As has become customary in recent core updates Google made the accouchement before actually starting to roll out the update. Whilst this gives webmasters an advanced warning of potential performance volatility, there is nothing that can be done in the time between the announcement and the rollout to change how a site will be impacted.
As with all core updates, the advice from Google remains, do everything possible to provide the best user experience on your website and create the most knowledgeable content to improve performance or reverse a declining performance.
What has been unique about this core update is that Google also announced a July version of the core update at the same time. Historically there will be a couple of months between core updates so having one so soon after the June update, and announcing it so early is a step away from the norm for Google.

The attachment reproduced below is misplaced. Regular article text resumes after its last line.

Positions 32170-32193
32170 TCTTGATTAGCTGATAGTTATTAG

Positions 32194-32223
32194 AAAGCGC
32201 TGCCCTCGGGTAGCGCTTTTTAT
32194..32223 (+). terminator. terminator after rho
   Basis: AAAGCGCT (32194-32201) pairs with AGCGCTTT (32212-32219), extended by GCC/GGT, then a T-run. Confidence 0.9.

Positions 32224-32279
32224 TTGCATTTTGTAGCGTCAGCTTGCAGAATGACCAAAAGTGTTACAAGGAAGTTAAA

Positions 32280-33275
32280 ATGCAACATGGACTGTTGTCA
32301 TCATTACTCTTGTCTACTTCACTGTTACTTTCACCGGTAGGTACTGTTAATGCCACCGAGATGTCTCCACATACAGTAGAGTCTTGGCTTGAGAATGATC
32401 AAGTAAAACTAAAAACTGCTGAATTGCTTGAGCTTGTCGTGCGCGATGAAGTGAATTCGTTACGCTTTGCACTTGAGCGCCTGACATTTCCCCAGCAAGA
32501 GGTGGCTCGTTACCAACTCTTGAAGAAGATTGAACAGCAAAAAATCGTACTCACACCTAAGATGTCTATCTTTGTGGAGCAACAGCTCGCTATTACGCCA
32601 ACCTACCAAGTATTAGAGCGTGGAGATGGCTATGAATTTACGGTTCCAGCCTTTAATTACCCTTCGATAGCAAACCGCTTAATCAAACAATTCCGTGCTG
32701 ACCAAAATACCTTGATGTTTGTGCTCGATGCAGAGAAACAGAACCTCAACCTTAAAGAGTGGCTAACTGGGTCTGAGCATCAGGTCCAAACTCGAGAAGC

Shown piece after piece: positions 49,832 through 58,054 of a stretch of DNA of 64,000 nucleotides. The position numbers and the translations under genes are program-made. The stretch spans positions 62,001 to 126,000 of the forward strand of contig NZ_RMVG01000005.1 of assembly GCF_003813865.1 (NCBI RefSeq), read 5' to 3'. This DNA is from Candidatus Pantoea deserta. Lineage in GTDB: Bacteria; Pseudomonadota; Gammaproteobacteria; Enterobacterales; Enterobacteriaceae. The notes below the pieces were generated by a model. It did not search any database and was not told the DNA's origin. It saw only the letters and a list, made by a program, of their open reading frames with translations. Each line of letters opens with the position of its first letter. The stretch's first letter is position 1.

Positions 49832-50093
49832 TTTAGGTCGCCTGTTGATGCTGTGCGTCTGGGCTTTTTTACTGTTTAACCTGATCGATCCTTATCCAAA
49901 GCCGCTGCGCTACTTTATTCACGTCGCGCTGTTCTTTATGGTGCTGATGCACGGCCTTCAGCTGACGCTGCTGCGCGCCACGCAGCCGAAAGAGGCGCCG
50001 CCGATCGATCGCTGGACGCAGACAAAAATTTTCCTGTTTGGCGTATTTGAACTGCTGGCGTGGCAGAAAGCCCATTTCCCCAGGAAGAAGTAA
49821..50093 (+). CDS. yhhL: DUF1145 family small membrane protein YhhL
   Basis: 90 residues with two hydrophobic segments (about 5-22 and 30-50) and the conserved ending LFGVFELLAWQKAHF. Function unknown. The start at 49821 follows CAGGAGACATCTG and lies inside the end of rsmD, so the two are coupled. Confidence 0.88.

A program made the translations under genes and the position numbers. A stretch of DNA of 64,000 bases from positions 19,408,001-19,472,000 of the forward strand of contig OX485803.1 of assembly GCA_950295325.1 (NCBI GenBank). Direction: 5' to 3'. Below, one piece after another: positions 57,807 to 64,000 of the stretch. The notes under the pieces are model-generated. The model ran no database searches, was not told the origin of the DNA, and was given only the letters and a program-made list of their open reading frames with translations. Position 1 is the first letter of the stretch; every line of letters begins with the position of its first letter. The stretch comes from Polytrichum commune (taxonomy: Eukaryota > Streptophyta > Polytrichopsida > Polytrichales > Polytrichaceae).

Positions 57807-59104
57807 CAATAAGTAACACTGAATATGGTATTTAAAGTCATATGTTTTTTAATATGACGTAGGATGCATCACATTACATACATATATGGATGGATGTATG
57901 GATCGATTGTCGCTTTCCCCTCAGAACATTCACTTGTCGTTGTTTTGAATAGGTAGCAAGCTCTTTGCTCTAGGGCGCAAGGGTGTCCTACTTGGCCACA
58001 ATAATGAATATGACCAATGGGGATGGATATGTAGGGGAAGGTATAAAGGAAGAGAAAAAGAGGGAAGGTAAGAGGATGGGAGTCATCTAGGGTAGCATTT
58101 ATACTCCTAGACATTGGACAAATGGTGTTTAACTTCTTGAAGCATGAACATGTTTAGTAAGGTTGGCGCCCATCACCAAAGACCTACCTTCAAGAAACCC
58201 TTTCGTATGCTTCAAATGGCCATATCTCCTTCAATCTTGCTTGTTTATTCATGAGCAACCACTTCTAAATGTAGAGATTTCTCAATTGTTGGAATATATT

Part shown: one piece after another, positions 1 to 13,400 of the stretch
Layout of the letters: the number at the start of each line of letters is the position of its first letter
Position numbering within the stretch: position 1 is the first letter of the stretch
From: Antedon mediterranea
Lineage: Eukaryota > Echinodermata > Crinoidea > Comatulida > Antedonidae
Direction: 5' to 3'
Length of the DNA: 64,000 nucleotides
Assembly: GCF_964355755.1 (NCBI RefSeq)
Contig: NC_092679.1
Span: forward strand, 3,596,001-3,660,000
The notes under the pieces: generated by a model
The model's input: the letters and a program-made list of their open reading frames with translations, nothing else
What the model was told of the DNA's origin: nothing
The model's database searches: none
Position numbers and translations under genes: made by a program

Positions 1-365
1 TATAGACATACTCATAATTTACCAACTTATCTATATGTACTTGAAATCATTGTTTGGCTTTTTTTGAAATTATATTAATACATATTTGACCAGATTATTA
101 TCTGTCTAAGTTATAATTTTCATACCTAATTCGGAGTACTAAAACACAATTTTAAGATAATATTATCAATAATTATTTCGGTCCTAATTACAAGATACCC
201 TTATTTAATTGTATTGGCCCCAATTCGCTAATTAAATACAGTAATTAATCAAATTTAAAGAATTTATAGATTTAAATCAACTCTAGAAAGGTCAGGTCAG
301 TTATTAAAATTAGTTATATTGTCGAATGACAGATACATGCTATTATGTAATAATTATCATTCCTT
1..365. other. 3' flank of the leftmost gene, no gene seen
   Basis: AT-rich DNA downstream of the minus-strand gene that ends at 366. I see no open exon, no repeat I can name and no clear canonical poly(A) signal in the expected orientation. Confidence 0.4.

It is believed that this was intended to be one core update but parts of it were not quite ready to be released and instead of delaying the full release, Google decided to go ahead and roll out the update in two parts. Many might not see this as ideal however some comfort can be taken from Google's statement, ‘Of course, any core update can produce drops or gains for some content. Because of the two-part nature of this release, it’s possible a very small slice of content might see changes that reverse in July’